By Wandiswa Ntengento
At least 21 teenagers died over the weekend after a night out at a township tavern in South Africa, officials said Sunday.
Although the cause of the deaths is still unclear, local officials and politicians said they feared this might have been a case of under-age drinking that went tragically wrong.
The provincial government of Eastern Cape said eight girls and 13 boys had died at the tavern, in a residential area called Scenery Park. Seventeen were found dead at the scene, while the rest died in hospital.
Empty bottles of alcohol, wigs and even a pastel purple “Happy Birthday” sash were found strewn on the dusty street outside the double-storey Enyobeni Tavern, said Unathi Binqose, a safety government official who arrived at the scene at dawn.
Many of the victims are thought to have been students celebrating the end of their high-school exams on Saturday night, officials said.
There were no visible wounds on the bodies, but autopsies would determine if the deaths could be linked to poisoning, they added.
Among the senior government officials who rushed to the southern city was Police Minister Bheki Cele.
He broke down in tears after emerging from a morgue where the bodies were being stored.
“It’s a terrible scene,” he told reporters.
“They are pretty young. When you are told they are 13 years, 14 years and you go there and you see them. It breaks (you).”
Under-age drinking suspected
Drinking is permitted for over-18s.
But in township taverns which are often situated cheek by jowl with family homes, safety regulations and drinking-age laws are not always enforced.
“We have a child that was there, who passed away on the scene,” said the parents of a 17-year-old girl.
“This child, we were not thinking was going to die this way. This was a humble child, respectful,” said grieving mother Ntombizonke Mgangala, standing next to her husband outside the morgue.
President Cyril Ramaphosa, who is attending the G7 summit in Germany, sent his condolences.
He voiced concern “about the reported circumstances under which such young people were gathered at a venue which, on the face of it, should be off-limits to persons under the age of 18”.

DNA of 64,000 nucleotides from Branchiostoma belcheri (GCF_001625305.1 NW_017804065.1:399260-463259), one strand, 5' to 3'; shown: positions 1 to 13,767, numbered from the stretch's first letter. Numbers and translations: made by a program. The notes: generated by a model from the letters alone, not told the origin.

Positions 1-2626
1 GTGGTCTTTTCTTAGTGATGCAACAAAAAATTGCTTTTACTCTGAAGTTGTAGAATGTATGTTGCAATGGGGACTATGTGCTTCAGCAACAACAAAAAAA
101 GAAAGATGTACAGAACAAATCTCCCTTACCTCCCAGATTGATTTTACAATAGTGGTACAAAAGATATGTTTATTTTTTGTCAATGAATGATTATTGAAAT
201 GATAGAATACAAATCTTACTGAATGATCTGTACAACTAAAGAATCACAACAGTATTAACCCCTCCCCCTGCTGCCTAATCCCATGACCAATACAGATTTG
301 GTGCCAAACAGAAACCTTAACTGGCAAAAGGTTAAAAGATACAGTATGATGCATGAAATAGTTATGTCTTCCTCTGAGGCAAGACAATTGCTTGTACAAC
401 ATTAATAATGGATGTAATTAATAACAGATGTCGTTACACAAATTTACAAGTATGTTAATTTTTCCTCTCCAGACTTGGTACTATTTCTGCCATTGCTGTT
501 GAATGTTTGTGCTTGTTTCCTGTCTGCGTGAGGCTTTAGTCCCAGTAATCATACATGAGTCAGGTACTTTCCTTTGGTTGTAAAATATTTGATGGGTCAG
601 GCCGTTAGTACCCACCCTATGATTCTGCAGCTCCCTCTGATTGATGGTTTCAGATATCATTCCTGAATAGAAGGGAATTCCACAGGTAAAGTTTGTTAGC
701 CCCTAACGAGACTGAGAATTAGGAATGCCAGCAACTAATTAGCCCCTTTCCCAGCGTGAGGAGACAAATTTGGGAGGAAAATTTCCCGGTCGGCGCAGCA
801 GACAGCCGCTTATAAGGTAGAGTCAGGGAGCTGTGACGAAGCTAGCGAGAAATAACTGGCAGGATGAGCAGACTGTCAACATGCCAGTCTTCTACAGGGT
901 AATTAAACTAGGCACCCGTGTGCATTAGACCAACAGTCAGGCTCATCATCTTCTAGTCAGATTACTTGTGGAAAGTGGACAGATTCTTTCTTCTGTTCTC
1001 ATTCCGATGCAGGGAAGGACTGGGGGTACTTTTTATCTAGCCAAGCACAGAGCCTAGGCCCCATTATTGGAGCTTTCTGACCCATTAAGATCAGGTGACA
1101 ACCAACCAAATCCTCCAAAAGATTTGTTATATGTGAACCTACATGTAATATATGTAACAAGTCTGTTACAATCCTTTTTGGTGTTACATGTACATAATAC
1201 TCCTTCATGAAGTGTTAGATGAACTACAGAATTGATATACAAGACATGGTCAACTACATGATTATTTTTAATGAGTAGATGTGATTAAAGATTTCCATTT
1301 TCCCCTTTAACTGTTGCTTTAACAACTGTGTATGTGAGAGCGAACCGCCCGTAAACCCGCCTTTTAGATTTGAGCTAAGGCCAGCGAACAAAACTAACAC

The authorities are now considering whether to revise liquor licensing regulations.
South Africa is among the countries in Africa where most alcohol is consumed.
Provincial prime minister Oscar Mabuyane condemned the “unlimited consumption of liquor”.
“You can’t just trade in the middle of society like this and think that young people are not going to experiment,” he said outside the tavern.
‘No obvious signs of injury’
Commenting on the tragedy the tavern’s owner, Siyakhangela Ndevu, said: “It’s not something that as a businessman, I expected to have happened there, but things like this happen unexpectedly.”
There had been a rush to enter the bar by revellers despite warnings it was full, he told reporters.
He was called to the scene after 1:00 am (2300 GMT) as there were “too many people. Others want to go out and others …want to forcefully enter”.
But safety official Binquose ruled out a stampede as the cause of death.
“There are no visible open wounds,” he told AFP.
“Forensic (investigators) will take samples and test to see if there was any poisoning of any sort,” he said.
The regional liquor licensing agency said it was considering revoking the tavern’s licence and laying criminal charges against the owner for “blatant” contravention of the law that prohibits the sale of alcohol to under 18’s.
Local newspaper DispatchLive reported on its website bodies “lying strewn across tables, chairs and on the floor, with no obvious signs of injury”.
Some of the dead were students celebrating “pens down” parties held after the end of the mid-year exams.
A crowd of people gathered outside the club in the city, which is located on the Indian Ocean coast, nearly 1,000 kilometres (620 miles) south of Johannesburg.